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The Spatial Pattern of Two-Phase Patchworks of Vegetation
E. C. Pielou
Vol. 20, No. 1 (Mar., 1964), pp. 156-167
Published by: International Biometric Society
Stable URL: http://www.jstor.org/stable/2527624
Page Count: 12
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A population of plants may be regarded as consisting of a two-phase patchwork in which areas of ground occupied by the species (`patches') alternate with unoccupied areas (`gaps'). A method of studying such patch-and-gap patterns is proposed. In this method, neither the number of individuals, nor the quantity of plant material in a patch, is taken into account. Instead, the patches themselves are treated as the primary units. They may be of various shapes and sizes and their boundaries will usually be ill-defined. Circumstances in which such patch-and-gap patterns may be considered random are suggested, and the causes and effects of non-randomness investigated. For random populations, a method of estimating the mean dimensions of the patches and gaps has been devised.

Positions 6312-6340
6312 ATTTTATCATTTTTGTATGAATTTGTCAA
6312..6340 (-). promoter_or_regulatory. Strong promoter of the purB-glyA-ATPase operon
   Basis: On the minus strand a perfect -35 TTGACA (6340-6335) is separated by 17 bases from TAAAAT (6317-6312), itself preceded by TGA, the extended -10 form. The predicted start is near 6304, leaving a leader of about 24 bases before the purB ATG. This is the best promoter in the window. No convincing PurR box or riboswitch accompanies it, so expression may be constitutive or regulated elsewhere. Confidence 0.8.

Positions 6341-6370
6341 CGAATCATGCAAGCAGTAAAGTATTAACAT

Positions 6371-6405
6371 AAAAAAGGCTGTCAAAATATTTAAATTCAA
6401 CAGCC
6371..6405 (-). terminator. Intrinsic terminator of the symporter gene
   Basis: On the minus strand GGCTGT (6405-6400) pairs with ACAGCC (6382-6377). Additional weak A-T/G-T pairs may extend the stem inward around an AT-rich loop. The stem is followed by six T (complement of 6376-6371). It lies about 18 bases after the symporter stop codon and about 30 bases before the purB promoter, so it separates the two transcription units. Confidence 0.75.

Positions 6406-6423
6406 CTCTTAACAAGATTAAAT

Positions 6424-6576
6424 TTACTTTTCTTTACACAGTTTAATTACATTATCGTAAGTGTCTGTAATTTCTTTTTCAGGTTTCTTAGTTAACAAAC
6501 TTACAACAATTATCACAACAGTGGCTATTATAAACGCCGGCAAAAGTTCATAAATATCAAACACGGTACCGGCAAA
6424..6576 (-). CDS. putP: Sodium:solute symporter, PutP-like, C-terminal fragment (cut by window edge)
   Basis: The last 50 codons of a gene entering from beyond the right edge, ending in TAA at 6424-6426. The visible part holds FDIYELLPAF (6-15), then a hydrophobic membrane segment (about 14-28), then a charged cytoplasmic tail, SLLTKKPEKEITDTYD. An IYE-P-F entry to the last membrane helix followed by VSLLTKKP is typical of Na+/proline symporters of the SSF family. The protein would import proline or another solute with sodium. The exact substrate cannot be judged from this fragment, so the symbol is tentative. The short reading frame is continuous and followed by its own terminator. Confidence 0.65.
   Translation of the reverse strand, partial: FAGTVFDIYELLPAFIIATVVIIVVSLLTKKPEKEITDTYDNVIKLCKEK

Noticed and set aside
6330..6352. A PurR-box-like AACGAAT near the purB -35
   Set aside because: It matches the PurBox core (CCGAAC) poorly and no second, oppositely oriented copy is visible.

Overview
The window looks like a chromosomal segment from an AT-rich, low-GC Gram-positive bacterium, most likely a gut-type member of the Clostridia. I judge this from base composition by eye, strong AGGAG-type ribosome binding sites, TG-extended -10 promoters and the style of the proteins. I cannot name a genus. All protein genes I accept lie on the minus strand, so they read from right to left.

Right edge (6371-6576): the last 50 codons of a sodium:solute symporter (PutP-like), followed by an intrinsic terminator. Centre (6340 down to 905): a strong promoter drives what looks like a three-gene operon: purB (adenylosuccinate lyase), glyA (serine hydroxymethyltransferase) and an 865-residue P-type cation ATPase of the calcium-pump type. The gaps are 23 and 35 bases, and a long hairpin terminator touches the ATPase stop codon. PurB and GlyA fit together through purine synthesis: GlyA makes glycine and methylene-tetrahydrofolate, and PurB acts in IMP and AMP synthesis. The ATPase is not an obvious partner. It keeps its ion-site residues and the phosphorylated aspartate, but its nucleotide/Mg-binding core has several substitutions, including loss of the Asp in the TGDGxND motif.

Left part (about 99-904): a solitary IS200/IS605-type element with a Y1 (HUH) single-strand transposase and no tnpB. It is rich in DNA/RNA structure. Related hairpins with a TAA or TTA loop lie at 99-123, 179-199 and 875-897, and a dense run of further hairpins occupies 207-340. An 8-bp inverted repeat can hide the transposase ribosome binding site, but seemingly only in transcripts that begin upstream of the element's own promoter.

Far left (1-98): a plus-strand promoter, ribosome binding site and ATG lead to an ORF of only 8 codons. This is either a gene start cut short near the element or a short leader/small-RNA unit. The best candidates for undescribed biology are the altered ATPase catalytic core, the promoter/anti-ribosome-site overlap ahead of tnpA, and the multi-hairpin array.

Biometrics © 1964 International Biometric Society